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FDA delays decision on withdrawing Avastin's approval as a breast cancer drug

WASHINGTON — Drugmaker Roche says U.S. health regulators will take more time to review its drug Avastin for breast cancer, a use that has generated vigorous debate among cancer specialists and patients.

The company said in a statement Friday that the Food and Drug Administration extended its review of the drug by 90 days, or until Dec. 17.

The FDA granted Avastin accelerated approval for breast cancer in 2008 based on a study suggesting it halted the progression of breast cancer for more than five months. That study paired Avastin with the chemotherapy drug paclitaxel.

Roche submitted two additional studies last year designed to win full approval for the drug, combining Avastin with four other chemotherapies. However, those studies showed a delay in cancer progression of one to three months.

Because of those disappointing results, the FDA is now considering whether to revoke the drug's approval for breast cancer.

The agency's outside panel voted 12-1 in favor of that action in July, arguing that the drug's performance didn't offer a "clinically meaningful" benefit for patients.

But more than 6,000 people have signed a petition urging the agency to keep the drug approved for breast cancer patients who respond well.

Avastin is a blockbuster drug approved for a half-dozen forms of cancer, including colon, lung, kidney and brain cancer. The FDA's current review applies only to the drug's use in recurring breast cancer.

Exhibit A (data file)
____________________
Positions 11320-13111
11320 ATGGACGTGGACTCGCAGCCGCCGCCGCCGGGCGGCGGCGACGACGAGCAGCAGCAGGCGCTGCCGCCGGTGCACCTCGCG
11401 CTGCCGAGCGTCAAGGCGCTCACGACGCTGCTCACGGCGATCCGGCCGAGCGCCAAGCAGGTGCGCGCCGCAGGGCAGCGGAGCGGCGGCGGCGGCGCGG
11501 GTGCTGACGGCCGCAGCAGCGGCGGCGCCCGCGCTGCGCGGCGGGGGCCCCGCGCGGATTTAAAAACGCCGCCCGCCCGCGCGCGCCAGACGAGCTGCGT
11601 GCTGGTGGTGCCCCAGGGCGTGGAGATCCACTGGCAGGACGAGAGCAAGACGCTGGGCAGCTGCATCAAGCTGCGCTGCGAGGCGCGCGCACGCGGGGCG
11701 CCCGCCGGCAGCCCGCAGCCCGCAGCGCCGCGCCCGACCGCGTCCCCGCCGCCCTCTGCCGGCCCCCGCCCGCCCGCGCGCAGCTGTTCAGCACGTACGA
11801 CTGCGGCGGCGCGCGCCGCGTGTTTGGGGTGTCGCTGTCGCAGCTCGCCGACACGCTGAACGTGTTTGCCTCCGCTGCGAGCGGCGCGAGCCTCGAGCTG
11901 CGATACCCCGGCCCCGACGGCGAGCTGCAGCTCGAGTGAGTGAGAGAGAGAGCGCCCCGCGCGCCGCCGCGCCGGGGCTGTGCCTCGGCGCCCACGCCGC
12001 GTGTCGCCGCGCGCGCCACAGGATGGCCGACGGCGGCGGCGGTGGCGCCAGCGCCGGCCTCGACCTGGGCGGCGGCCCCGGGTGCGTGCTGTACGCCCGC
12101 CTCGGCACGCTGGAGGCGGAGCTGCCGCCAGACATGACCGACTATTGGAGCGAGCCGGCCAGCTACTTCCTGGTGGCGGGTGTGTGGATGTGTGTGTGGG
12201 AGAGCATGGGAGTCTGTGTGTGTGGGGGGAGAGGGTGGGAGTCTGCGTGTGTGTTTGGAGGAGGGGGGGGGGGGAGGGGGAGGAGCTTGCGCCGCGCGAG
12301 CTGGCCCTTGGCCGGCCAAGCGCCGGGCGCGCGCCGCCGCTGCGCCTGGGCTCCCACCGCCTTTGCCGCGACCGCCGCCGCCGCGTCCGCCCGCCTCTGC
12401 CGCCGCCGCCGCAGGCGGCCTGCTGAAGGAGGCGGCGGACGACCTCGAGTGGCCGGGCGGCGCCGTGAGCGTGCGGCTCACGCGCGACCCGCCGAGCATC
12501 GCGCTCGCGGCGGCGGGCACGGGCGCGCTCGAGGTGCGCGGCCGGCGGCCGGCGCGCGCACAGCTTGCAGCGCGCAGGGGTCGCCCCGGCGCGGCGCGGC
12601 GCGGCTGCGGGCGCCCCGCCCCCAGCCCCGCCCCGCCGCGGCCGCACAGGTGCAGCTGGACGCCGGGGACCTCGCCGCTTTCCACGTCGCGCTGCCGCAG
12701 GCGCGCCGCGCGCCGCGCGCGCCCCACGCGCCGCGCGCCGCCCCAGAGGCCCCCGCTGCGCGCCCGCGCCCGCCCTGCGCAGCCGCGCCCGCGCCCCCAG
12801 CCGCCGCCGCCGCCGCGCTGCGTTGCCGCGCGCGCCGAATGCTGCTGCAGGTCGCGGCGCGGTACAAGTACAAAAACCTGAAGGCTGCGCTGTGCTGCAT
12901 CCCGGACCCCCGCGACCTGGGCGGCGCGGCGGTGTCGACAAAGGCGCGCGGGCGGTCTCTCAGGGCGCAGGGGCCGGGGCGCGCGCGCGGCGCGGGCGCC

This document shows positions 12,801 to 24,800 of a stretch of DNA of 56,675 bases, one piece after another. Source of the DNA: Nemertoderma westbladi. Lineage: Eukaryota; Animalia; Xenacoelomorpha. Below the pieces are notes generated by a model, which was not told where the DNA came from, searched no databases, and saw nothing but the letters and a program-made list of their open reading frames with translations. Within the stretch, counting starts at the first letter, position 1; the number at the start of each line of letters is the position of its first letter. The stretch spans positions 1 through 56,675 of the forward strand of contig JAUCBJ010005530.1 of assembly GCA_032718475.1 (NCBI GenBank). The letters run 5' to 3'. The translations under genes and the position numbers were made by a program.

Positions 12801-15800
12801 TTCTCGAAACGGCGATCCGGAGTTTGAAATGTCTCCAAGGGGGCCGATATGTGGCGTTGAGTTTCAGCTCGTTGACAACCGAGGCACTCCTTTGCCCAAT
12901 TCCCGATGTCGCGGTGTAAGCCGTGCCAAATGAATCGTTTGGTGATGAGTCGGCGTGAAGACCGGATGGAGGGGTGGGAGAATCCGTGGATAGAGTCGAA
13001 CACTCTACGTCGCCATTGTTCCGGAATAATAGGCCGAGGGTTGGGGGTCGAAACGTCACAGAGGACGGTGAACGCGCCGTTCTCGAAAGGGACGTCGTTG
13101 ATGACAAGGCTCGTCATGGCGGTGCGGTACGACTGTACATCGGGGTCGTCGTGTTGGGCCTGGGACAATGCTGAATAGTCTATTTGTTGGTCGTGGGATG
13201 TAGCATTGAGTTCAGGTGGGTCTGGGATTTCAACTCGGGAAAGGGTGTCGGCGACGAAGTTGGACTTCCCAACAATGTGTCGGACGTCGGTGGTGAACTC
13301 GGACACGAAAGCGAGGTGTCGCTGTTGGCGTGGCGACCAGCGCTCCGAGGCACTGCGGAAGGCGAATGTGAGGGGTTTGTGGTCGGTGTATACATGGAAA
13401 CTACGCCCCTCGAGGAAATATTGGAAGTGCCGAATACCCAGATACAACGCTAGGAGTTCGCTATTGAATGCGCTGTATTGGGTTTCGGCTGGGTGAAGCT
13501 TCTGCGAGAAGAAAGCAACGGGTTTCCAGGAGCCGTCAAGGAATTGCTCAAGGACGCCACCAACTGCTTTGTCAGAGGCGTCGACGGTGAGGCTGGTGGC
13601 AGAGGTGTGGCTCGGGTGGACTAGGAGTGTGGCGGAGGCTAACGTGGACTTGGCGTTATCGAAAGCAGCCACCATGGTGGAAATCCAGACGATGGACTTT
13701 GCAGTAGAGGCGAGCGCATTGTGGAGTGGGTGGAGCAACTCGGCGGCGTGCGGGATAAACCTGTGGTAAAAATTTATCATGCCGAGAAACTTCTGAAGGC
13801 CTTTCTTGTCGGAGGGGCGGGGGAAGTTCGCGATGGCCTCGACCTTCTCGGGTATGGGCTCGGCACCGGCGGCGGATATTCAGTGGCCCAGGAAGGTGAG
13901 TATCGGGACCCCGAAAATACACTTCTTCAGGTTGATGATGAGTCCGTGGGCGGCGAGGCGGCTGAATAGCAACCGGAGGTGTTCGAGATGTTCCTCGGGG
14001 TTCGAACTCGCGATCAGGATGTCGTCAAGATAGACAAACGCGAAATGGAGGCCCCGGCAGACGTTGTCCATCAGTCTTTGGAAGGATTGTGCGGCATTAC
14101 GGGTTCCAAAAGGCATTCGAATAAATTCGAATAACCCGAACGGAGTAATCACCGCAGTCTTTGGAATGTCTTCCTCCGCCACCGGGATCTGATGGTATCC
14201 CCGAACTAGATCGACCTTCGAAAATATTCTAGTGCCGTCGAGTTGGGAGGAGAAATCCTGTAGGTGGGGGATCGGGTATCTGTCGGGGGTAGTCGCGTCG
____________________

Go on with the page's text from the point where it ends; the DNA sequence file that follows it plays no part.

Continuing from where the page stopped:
Avastin was Roche's top-selling cancer drug last year with sales of $5.9 billion.

If the FDA does revoke Avastin's approval, doctors could still prescribe it "off-label" for breast cancer, but many insurers do not reimburse drugs that don't have the FDA's stamp of approval. Without insurance coverage, Avastin's enormous cost would put the treatment out of reach for most patients. Roche's wholesale price is $7,700 a month.

A personal decision

What happens if tens of thousands of breast cancer patients, including those in the Tampa Bay area, can no longer use the drug they credit for their survival? In a previous report in the Times, staff writer Martine Powers interviewed patients and doctors. To read it, go to

FDA delays decision on withdrawing Avastin's approval as a breast cancer drug 09/18/10 [Last modified: Saturday, September 18, 2010 9:49pm]
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